1. Pulmonary surfactant was isolated from rats that had been exposed to chrysotile asbestos dust for from 3 days to 15 weeks. 2. Asbestos-treated rats showed a progressive increase in amounts of surfactant. After 15 weeks, treated animals contained 4 times as much as non-treated. 3. No significant change was seen in the total protein or total fatty acid composition of surfactant with exposure. 4. The increase in surfactant phosphatidylcholine normally seen on maturation of rat lung was accelerated by exposure of animals to asbestos. 5. An increase in the activity of phosphorylcholine glyceride transferase in lung homogenates and free cell populations was found. 6. Lysosomal phospholipase A was relatively unaffected by dust exposure. 7. It is suggested that the increase in surfactant amounts could be due to an increase in its synthesis without a corresponding alteration in its degradation.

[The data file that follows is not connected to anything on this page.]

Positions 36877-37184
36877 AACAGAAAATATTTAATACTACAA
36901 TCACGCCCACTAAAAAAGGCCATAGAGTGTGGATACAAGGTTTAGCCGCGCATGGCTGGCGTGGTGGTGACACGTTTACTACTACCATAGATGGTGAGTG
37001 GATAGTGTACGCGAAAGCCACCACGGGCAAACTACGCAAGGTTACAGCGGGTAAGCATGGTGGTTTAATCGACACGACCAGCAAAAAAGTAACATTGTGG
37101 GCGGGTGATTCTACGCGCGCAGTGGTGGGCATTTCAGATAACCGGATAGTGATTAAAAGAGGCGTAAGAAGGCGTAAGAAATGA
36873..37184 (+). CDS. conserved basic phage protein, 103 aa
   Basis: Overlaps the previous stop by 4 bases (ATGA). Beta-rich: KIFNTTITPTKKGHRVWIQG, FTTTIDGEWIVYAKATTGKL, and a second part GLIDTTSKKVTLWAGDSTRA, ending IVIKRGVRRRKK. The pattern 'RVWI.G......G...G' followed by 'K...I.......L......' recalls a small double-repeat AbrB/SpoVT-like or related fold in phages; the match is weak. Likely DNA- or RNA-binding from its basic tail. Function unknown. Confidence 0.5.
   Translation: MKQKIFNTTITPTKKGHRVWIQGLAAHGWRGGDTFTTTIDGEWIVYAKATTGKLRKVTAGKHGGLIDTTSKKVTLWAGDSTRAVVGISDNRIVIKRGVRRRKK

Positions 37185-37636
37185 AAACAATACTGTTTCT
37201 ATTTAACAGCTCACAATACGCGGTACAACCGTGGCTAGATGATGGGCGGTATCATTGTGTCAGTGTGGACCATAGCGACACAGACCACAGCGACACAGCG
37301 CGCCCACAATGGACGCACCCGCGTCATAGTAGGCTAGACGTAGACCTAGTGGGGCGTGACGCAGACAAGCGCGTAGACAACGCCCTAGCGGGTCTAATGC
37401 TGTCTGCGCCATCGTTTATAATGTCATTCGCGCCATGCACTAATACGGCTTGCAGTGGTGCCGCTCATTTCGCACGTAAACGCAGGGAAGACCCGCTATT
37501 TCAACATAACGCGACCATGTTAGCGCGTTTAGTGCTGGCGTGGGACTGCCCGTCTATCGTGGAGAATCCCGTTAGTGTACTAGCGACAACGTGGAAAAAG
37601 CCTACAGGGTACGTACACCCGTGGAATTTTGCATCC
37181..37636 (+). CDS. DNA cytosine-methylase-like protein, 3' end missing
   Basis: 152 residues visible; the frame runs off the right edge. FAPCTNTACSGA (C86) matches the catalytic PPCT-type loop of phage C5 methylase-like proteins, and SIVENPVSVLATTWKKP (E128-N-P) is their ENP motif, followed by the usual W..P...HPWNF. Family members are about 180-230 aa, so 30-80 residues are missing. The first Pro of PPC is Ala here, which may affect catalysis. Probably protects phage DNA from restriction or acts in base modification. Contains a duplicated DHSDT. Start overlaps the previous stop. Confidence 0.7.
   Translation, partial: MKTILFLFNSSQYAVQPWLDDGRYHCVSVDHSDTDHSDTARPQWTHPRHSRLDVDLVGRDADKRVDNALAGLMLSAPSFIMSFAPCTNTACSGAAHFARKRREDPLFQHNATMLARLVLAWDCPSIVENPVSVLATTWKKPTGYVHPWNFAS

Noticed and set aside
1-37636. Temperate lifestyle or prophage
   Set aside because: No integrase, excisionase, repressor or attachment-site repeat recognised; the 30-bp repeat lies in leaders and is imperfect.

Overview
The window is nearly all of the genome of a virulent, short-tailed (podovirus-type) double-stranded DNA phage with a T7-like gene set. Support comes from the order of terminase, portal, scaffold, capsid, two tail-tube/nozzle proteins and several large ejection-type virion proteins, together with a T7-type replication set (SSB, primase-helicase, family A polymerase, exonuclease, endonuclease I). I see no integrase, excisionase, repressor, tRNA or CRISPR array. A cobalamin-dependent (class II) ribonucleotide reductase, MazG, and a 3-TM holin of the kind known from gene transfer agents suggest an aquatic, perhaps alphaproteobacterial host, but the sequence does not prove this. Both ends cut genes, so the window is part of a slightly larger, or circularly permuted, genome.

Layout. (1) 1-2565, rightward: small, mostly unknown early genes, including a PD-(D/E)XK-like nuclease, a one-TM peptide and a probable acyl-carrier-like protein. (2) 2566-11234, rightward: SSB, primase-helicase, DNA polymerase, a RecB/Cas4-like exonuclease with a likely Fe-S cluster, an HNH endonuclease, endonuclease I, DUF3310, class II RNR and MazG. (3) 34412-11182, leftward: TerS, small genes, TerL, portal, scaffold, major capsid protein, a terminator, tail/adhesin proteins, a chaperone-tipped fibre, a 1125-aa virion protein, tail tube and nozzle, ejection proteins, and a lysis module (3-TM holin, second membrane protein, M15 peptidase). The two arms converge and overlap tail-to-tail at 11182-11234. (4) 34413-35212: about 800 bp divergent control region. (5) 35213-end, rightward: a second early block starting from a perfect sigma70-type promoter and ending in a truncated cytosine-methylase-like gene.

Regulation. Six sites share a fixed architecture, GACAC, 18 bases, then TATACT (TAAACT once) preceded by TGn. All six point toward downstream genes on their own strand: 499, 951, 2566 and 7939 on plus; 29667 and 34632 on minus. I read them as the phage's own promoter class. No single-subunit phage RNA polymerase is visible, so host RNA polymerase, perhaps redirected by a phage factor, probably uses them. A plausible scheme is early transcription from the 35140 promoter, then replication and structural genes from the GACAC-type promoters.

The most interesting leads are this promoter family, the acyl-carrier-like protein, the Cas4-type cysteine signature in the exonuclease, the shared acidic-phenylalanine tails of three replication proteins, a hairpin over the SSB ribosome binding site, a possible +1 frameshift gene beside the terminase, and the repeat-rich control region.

Changes in pulmonary surfactant and phosphatidylcholine metabolism in rats exposed to chrysotile asbestos dust
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T D Tetley, R J Richards, J L Harwood; Changes in pulmonary surfactant and phosphatidylcholine metabolism in rats exposed to chrysotile asbestos dust. Biochem J 15 September 1977; 166 (3): 323–329. doi: https://doi.org/10.1042/bj1660323
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